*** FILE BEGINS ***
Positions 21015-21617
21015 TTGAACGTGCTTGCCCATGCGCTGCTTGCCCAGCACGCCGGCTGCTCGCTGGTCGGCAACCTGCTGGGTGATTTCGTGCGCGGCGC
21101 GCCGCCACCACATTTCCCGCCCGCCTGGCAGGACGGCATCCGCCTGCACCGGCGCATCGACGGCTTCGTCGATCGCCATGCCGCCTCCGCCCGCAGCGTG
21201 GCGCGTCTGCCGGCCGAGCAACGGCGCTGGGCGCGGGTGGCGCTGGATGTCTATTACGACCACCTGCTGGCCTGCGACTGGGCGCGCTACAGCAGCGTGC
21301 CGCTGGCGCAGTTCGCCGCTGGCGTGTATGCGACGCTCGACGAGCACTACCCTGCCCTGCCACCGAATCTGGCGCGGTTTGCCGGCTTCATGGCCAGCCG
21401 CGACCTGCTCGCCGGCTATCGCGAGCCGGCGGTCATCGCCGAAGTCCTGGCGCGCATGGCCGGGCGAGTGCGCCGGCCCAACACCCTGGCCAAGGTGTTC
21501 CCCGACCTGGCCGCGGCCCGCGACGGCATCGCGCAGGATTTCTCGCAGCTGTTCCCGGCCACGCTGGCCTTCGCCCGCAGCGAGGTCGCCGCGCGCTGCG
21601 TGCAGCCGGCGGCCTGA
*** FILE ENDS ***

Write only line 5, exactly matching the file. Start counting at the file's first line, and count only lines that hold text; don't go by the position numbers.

21301 CGCTGGCGCAGTTCGCCGCTGGCGTGTATGCGACGCTCGACGAGCACTACCCTGCCCTGCCACCGAATCTGGCGCGGTTTGCCGGCTTCATGGCCAGCCG